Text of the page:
A novelty of the Euphrasian basilica is that rather than being enclosed by a straight wall, as all sacred buildings were up to that time, it makes use of the breadth and length of the apse of the central nave, built in the shape of a polygon from the outside, whilst the two aisles end in smaller semicircular apses, hollowed into the wall. Thus the Euphrasian basilica is the earliest example of a triple-apsed church in Western Europe. The atrium is a typical example of Byzantine architecture, as are the columns, the tiles on the altar rail and all the abundant mosaics. Most impressive is the representation of Christ with the apostles, and beneath it a frieze of 13 medallions with a picture of Christ as the Lamb in the centre, surrounded by 12 medallions depicting various martyrs.[1]

The church houses also holy objects and other artworks from the Palaeo-Christian, Byzantine and Middle Ages periods. A votive chapel, next to the sacristy, holds the relics of Saint Maurus and Saint Eleutherius.


The most striking feature of the basilica are its mosaics, mostly with gold grounds, dating from the 6th century.[2]

The mosaics in the triumphal arch over the apse represent Christ; holding an opened book with the Latin text "Ego sum lux vera" ("I am the true light") with the Apostles, each with their attribute, The arch below contains mosaic medallions with the Lamb of God and portraits of twelve female martyrs. The vault over the apse is decorated with mosaics with Mary and Child, sitting on the Heavenly throne, under a wreath held by a hand - symbol of God the Father. This is the only surviving depiction of the Mother of God in an early-Christian western basilica. She is flanked by angels, Bishop Euphrasius, holding the model of the church; also local saints are depicted, including St. Maurus, the first bishop of Poreč and the Istrian diocese, and the archdeacon Claudius .[3] The child between Euphrasius and Claudius is accompanied by the inscription "Euphrasius, son of the archdeacon". All figures stand on a meadow covered with flowers.

The central mosaics between the windows of the apse represent the Annunciation and the Visitation. In the Annunciation mosaic an angel raises his hand to indicate a message. In his left hand he holds the staff of a messenger. Mary wears a purplish blue dress and a veil. She holds yarn in her left hand. On the other side the mosaics depicts the visitation of Mary to Elisabeth. Both wear contemporary sacerdotal vestments with a cape full of ribbons. A small female figure is looking from behind the curtain of a house. The three small medallions depict St. John the Baptist, Zacharias and an angel. Between these two large mosaics are smaller mosaics depicting the Young Christ with halo, and two martyrs with their martyr crown. In the northern apse these are probably Cosmas and Damian, in the south apse Ursus (or another bishop of Ravenna), and Severus.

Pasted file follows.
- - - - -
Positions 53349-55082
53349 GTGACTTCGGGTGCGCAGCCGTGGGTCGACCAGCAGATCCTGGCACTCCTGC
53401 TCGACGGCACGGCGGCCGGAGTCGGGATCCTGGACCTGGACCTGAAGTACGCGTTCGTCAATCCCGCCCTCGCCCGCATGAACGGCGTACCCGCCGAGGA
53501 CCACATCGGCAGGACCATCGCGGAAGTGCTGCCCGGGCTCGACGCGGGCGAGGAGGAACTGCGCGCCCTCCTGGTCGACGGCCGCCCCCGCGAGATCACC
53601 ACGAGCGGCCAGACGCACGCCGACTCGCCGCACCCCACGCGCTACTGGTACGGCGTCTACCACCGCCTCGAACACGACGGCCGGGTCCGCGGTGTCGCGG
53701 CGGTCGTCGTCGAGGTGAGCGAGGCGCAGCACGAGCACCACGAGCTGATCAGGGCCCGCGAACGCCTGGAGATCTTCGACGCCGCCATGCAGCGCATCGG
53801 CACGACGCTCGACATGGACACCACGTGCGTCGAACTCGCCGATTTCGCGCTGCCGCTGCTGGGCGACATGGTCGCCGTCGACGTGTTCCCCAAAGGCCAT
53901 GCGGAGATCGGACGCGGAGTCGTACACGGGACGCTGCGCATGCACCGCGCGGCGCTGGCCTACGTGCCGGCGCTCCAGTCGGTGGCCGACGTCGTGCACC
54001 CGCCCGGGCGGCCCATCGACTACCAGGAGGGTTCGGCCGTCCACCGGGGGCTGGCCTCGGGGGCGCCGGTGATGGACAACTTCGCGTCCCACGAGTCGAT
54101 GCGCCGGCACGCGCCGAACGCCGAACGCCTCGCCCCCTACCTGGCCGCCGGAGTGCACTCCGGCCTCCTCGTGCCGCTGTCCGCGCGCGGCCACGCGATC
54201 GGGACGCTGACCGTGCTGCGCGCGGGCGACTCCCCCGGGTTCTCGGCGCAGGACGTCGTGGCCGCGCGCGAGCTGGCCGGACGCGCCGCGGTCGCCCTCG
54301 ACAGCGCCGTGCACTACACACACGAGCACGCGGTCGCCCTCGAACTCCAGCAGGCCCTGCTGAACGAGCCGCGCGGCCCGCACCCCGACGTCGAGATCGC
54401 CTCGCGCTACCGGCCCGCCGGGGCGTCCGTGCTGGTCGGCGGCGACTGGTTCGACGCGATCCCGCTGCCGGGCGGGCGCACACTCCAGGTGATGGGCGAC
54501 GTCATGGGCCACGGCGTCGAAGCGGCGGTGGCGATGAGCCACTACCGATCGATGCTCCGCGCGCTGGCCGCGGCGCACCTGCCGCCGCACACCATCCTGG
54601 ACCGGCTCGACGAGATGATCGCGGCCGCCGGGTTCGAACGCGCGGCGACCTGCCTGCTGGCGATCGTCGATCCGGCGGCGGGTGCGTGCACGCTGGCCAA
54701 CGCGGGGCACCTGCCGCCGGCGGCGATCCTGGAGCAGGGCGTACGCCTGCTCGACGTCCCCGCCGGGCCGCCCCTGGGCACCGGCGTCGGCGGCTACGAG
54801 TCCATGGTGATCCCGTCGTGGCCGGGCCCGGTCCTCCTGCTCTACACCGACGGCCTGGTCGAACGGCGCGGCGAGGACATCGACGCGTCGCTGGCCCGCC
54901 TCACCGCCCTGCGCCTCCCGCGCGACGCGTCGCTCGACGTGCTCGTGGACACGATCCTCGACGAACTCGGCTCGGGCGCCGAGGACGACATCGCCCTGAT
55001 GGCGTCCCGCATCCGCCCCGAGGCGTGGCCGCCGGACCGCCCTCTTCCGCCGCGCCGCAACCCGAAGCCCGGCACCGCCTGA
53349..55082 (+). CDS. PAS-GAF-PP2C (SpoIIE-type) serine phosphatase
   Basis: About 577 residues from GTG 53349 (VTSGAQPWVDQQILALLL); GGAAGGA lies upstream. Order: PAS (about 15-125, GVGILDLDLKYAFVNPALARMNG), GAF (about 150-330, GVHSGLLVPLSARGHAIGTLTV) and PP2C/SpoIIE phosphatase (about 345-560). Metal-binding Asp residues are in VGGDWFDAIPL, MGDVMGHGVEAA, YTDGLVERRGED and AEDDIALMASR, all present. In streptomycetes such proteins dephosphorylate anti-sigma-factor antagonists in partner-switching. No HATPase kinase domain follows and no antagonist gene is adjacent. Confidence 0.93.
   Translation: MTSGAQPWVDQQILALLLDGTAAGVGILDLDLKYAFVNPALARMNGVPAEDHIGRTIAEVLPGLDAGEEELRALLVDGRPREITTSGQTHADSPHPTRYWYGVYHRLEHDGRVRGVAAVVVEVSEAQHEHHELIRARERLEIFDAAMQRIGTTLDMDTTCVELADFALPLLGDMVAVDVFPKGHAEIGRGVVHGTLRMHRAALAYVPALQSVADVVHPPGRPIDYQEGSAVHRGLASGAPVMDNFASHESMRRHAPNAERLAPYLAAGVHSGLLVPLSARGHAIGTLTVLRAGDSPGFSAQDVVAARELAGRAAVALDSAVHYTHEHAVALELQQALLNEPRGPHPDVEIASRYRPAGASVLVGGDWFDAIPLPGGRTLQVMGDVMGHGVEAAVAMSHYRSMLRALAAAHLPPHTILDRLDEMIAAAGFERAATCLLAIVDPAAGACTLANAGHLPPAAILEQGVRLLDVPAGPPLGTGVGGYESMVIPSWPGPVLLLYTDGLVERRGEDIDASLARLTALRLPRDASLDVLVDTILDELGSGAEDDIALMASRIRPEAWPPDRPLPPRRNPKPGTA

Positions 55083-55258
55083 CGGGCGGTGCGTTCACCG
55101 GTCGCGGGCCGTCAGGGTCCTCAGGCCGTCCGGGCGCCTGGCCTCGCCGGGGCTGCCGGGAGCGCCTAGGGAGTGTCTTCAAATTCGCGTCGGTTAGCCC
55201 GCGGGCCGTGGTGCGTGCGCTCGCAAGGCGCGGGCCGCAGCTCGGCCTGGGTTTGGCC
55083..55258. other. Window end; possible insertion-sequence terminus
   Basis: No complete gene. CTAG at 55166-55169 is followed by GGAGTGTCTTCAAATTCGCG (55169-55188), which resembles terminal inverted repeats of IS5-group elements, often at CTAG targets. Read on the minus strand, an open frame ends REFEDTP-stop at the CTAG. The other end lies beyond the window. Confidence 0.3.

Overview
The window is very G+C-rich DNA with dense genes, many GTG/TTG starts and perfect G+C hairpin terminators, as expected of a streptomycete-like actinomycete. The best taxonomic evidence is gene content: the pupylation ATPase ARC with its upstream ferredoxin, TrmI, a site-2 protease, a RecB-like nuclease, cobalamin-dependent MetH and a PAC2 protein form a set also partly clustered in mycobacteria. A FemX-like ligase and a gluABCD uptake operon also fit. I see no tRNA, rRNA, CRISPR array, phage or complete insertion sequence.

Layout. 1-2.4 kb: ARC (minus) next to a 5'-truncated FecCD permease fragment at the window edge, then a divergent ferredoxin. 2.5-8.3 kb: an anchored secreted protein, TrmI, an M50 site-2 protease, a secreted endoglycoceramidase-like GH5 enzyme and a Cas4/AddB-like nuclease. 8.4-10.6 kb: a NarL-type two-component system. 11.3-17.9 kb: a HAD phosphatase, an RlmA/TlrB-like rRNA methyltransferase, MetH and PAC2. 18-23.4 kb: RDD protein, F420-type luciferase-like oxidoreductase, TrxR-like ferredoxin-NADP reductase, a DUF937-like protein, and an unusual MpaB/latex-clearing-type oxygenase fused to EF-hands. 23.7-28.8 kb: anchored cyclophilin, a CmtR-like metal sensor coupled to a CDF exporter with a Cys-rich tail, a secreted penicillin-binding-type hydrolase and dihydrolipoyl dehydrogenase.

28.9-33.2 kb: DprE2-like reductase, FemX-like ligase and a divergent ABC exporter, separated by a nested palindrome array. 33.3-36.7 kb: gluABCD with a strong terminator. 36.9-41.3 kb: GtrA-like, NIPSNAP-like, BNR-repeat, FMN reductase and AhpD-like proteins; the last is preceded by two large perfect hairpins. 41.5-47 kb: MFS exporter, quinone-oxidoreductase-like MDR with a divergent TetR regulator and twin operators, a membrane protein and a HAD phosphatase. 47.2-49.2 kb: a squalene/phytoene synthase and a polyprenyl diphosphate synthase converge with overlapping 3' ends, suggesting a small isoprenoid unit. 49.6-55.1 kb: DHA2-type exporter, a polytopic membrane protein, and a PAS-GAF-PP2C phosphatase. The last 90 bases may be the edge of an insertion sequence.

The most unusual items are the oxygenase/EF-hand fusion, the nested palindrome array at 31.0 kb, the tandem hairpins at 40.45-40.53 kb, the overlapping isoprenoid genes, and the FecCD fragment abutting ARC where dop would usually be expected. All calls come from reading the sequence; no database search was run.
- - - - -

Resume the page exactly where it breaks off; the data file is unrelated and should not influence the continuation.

The front wall of the apse is framed with a narrow decorated band filled with praise of Euphrasius and his works. The lower part of the apse is decorated with stone slabs encrusted with mother-of-pearl. Part of these came from an earlier wainscotting. They consist of 21 fields with 11 different decorations. In the middle stands the bishop's throne, flanked by candlesticks.


The apsis is dominated by the marble ciborium, modelled after the one in St. Mark's in Venice,[4] it was built in 1277 on the orders of Otto, Bishop of Poreč.[1] The canopy, decorated with mosaics, is carried by four marble columns that belonged to the previous 6th-century ciborium. The front side of the canopy depicts representations of scenes from Mary's life, the Annunciation. In the 15th century Bishop Johann Porečanin ordered in Italy a Renaissance relief for the antependium of the altar, made of gilded silver. The polyptych of the Venetian painter Antonio Vivarini dates from the same period. The Last Supper, painted by Palma the Younger is a Baroque work.

See also[edit]


  • Poreč - Euphrasius Basilika (in German) – leaflet on sale in the basilica.


  1. ^ a b c Naklada Naprijed, The Croatian Adriadic Tourist Guide, pg. 12-13, Zagreb (1999), ISBN 953-178-097-8
  2. ^ Unesco: Episcopal Complex of the Euphrasian Basilica in the Historic Centre of Poreč at
  3. ^ Google translation of Italian text. Probably at the time of Diocletian's persecution of the Christians.
  4. ^ Jeanne Oliver, Croatia, pg. 146, Lonely Planet Publications (2005), ISBN 1-74059-487-8

External links[edit]